This volume traces the social, economic and political history of the Greeks between 500 and 1050. The book adopts an interdisciplinary approach and uses archaeological evidence, as well as coins and seals, fiscal documents, medieval chronicles, and hagiographic literature to examine the development of Greek culture in the early medieval period. Several themes provide the foundation for this volume and run through the chapters; these include the Balkan context, the Social Role of the Army and the Onset of Economic Growth. Special attention is paid to the size of the economy in early medieval Greece. Both the social and the economic are privileged and analyzed together as integrally connected spheres of life, thus filling a major gap in existing literature on this period.
About the Author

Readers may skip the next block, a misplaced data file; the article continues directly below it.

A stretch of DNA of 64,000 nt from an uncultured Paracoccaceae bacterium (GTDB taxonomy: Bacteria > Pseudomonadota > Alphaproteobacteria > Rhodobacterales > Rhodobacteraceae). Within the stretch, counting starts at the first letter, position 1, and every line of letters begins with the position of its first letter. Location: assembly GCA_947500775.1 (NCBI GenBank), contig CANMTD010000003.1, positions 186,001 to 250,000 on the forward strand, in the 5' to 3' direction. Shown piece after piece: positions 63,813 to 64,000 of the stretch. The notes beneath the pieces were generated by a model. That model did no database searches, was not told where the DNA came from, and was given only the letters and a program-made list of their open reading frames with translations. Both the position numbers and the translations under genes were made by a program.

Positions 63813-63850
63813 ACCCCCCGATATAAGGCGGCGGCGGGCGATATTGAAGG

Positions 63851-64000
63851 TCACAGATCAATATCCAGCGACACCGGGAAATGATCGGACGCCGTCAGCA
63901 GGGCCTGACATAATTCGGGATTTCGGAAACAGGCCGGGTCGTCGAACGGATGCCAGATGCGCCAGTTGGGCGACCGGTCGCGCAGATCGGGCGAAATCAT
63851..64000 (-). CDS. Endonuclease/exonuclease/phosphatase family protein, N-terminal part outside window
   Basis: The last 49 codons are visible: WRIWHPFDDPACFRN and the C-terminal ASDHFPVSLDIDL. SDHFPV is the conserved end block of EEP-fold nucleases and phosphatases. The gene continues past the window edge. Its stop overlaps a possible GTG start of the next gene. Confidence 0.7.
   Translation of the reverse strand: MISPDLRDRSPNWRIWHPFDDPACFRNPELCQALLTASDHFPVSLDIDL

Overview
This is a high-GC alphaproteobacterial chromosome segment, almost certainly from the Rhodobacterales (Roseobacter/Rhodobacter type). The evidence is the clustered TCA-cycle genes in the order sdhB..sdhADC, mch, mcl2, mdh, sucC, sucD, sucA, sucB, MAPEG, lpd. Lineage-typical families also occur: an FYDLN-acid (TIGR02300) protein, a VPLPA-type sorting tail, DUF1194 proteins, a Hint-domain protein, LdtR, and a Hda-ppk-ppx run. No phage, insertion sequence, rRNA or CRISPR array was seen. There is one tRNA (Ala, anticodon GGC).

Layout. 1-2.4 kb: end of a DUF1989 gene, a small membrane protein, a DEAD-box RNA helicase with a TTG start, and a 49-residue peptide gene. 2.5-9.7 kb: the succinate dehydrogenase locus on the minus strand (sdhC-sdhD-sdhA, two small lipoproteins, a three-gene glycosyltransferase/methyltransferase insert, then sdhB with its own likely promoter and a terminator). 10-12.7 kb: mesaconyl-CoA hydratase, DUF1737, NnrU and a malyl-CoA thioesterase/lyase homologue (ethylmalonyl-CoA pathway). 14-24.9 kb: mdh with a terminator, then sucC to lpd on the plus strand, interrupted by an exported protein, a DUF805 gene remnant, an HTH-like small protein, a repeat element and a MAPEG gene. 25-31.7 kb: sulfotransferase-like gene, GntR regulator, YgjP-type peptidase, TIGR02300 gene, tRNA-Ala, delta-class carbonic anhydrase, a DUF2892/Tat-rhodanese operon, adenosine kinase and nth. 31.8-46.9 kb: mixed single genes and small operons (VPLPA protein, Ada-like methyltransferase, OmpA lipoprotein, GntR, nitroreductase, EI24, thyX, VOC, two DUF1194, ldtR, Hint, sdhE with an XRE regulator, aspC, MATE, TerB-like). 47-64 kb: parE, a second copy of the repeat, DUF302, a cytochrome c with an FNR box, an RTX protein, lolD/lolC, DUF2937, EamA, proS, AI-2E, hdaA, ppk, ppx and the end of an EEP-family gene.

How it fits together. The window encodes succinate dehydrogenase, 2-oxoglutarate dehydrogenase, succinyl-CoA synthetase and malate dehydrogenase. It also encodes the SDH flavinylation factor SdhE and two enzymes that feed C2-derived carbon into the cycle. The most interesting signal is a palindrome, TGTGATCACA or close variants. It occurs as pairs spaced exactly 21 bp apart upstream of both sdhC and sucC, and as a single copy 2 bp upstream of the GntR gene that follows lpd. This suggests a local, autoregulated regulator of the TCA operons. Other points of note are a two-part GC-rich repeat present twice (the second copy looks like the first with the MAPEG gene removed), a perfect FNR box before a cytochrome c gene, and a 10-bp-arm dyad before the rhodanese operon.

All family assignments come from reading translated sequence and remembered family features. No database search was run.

Florin Curta is Waldo W. Neikirk Professor of Medieval History and Archaeology at the University of Florida. He is the author of the Making of the Slavs. History and Archaeology of the Lower Danube Region, c. 500-700 (Cambridge University Press, 2001), which won the Herbert Baxter Adams Prize of the American Historical Association in 2003. Curta also wrote Southeastern Europe in the Middle Ages, ca. 500-1250 (Cambridge University Press, 2006), and edited three collections of studies dedicated to such diverse themes as Eastern and East Central Europe in the early Middle Ages; barriers, borders, and ethnogenesis in Late Antiquity and the Middle Ages; nomads in Eastern Europe between the sixth and the twelfth century. He is the editor-in-chief of the Brill series "Eastern and East Central Europe in the Middle Ages, 450-1450" and member of Medieval Academy of America Publication Advisory Board and the Advisory Board of the Cursor Mundi series of the UCLA Center for Medieval and Renaissance Studies.